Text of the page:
Jazz preview: Utah's intriguing mix of youth and experience

Soobum Im-US PRESSWIRE

The Jazz have a number of veterans to augment a burgeoning kiddie corps. Will the combination get them back into the playoffs?

The Utah Jazz were clearly the biggest surprise among all 16 playoff teams from 2011-12. Given how hard Utah fell after trading Deron Williams for Derrick Favors and draft picks in early 2011, the quick rebound was astounding. (Ty Corbin's sixth-place finish in Coach of the Year voting last year is some kind of joke.) But the West is strong and churning, and it'll be a struggle for the Jazz to stay in the bracket ... won't it?

FEATS OF STRENGTH

The Jazz made waves thanks to a top offense, ranking No. 6 in the league with high marks in turnover rate (No. 6), offensive rebounding (No. 2) and free throw rate (No. 6). Utah actually had mediocre shooting numbers (No. 18 in effective field goal percentage, No. 27 in three-point shooting), but did everything else important so well that the offense thrived.

Part of the key is that the two major scorers, Al Jefferson and Paul Millsap, combined to take about 30 of Utah's 83 shots per game while turning the ball over so infrequently. Jefferson boasted an astoundingly low 5 percent turnover rate, the lowest rate ever for a player with a usage rate over 25 percent. Millsap was quite good in this category, too, coughing it up on only 10 percent of his possessions. In fact, no one on the Jazz averaged so many as two turnovers per game. Point guard Devin Harris (since traded to the Hawks) averaged 1.9. Most teams, including other elite offenses like the Thunder, featured a player with more than three turnovers per game.

The Jazz are fairly similar to the Grizzlies, in that offensive rebounding is a strength due to a deep and/or powerful frontcourt rotation, and three-point shooting is de-emphasized due to, well, a lack of shooters. Is it philosophy or resource-based? That will become a legit question in Utah this season if Gordon Hayward and Alec Burks, two promising young players, continue to develop their range. Hayward was Utah's No. 3 scorer last season, and his role should blossom. Burks is clearly a nice prospect, and understandably beloved in Salt Lake (by the front office and fans). In addition, the Jazz added veteran Mo Williams, who has never met a three-point attempt he didn't like. So the hardcore, Memphis-style inside pounding might not survive in Utah, despite its merits.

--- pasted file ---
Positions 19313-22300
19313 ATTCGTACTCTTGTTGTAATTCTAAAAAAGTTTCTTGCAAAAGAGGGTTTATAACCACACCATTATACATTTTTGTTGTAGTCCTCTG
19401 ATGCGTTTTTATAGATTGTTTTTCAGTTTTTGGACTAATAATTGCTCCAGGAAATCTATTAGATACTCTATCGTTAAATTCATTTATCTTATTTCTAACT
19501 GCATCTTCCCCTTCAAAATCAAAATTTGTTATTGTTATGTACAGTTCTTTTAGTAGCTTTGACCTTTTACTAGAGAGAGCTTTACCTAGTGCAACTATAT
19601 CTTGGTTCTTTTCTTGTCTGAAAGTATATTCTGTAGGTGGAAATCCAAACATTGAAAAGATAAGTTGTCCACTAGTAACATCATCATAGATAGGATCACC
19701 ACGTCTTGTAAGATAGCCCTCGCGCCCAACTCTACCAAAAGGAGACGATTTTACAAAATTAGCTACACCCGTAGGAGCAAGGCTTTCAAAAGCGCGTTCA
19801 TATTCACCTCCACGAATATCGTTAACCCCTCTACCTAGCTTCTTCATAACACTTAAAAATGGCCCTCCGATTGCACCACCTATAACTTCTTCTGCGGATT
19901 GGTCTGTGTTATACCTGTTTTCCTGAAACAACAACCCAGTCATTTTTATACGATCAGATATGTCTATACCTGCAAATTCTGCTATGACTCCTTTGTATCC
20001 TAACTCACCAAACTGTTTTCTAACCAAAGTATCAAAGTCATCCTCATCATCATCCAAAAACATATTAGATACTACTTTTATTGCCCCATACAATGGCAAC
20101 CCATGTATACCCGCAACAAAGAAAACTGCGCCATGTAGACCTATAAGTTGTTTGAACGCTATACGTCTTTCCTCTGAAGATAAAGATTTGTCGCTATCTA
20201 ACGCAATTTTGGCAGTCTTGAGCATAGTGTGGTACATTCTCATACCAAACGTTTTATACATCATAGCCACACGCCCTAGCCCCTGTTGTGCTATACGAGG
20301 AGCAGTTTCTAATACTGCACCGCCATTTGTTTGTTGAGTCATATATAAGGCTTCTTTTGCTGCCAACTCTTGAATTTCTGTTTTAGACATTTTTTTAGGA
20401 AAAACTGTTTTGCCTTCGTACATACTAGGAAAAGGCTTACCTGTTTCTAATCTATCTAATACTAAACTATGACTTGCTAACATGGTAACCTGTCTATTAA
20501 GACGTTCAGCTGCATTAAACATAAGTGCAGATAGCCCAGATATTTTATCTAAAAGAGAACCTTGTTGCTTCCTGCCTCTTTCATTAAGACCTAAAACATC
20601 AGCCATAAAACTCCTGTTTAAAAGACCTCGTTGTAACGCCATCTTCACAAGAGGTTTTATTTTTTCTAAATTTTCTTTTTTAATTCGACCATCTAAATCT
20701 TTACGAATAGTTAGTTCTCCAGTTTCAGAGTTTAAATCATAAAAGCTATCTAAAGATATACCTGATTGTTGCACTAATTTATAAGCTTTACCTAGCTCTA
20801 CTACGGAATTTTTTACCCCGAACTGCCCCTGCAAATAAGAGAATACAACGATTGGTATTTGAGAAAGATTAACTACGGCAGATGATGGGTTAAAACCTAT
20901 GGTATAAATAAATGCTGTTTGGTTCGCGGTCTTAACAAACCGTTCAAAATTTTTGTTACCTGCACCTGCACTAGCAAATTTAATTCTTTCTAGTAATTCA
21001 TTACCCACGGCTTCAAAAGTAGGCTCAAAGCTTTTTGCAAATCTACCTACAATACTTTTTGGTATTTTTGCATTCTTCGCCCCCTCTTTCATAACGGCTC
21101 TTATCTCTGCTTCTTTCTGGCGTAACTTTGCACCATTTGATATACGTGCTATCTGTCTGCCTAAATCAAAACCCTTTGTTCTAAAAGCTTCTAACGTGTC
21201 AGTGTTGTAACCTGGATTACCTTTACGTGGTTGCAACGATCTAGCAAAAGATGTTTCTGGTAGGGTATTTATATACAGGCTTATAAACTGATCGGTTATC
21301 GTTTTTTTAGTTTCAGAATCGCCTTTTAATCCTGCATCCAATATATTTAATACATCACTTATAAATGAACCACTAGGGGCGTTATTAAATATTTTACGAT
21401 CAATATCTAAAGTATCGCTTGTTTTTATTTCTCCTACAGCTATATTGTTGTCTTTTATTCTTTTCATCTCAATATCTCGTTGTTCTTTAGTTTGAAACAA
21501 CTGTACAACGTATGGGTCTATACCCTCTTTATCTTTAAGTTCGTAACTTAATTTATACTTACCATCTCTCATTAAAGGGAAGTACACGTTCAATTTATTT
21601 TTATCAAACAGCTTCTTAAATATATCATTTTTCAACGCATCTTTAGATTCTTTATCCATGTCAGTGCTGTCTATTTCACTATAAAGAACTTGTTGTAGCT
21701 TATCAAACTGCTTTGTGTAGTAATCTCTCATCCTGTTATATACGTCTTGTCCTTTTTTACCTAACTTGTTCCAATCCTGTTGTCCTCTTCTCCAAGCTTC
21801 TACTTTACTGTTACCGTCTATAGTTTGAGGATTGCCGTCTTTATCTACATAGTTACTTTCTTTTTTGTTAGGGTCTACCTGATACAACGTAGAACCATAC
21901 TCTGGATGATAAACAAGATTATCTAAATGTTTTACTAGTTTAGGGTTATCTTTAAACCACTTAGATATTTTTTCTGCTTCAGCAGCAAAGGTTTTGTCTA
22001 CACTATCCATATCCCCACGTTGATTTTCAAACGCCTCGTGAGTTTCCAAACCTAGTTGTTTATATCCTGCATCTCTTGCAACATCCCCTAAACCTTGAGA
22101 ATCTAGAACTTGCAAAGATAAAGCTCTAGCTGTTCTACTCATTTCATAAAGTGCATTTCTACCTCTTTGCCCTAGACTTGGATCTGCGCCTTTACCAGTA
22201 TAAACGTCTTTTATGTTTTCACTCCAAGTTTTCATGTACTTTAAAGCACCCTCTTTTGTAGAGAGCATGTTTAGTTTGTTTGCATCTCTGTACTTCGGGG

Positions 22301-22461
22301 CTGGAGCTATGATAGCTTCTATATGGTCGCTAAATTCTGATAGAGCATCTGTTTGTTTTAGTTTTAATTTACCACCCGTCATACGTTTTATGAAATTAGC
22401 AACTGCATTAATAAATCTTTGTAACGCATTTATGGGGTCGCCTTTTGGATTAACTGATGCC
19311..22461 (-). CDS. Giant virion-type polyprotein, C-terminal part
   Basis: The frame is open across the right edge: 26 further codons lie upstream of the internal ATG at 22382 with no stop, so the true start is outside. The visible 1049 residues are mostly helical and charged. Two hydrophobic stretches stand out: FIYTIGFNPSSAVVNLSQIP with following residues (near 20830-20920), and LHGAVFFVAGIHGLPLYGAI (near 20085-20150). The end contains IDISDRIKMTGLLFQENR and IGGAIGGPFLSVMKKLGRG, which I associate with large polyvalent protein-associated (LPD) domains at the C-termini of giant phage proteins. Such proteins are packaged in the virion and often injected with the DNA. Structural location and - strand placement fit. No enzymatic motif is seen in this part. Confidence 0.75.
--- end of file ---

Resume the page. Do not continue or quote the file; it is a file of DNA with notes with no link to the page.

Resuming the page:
Utah was relatively poor on defense last season (No. 19), but did finish No. 11 in defensive rebounding. With Jefferson, Millsap, Favors and Enes Kanter in the rotation, rebounding dominance on both ends should continue or improve.

AIRING OF GRIEVANCES

But about that defense ... that's sort of the issue with a Jefferson-Millsap frontline. Both try, but neither can defend effectively against most West starters. Further, they aren't good help defenders. Guys like Williams and Hayward need help defenders behind them. That's what makes Kanter and especially Favors so important; when Utah needs stops, Corbin could call on the younger, more defensive-minded players. (He also has Jeremy Evans, a superlative shot-blocker and dunker.) You have to imagine that replacing either of the big men in the starting five with Favors would help. But of course, that hurts the offense. It's a tough balance.

If there's a bright light on defense, it might come in the form of Marvin Williams. Honestly, it's been difficult to get a good read on Williams' defense in Atlanta -- he was often assigned the Hawks' opponents' best wing, but was that because of talent or because Joe Johnson (usually the other wing) carried so heavy an offensive load? The Hawks have been stout defensively, but Josh Smith and Al Horford typically earn most of that credit, and the man Williams replaces -- C.J. Miles -- wasn't awful defensively. So it's likely an upgrade, but is it much of one? And is Williams going to start, anyway? It's a big question mark, and not likely a salve.

Altogether, this is a pretty good team with a really good future.

FESTIVUS MIRACLES

It will be miraculous if ...

Al Jefferson finally gets that All-Star nod.

Gordon Hayward does not get 2,000 percent more national pub than Alec Burks.

Enes Kanter fails to approach early JaVale status. (My strongest dream is that Kanter will eventually become a Fesenko/McGee hybrid off the court.)

Those Derrick Favors-Tim Duncan comps make a comeback.

"Marvin Williams did actually deserve to be picked over Deron Williams!"

"You know, Earl Watson totally saved our season."

Jeremy Evans repeats as dunk champ. #flightwhite

Kevin O'Connor gets the immense respect he obviously deserves.

THE HUMAN FUND

Let's get sincere.

Team MVP: Pal Jeffersap

Team X-Factor: Alec Burks

Team Finish: Thirdrd in Northwest | Seventh in West

Best Championship Hopes: If the playoffs move to best-of-19 series.

***

The Hook is a daily NBA column by Tom Ziller. See the archives.

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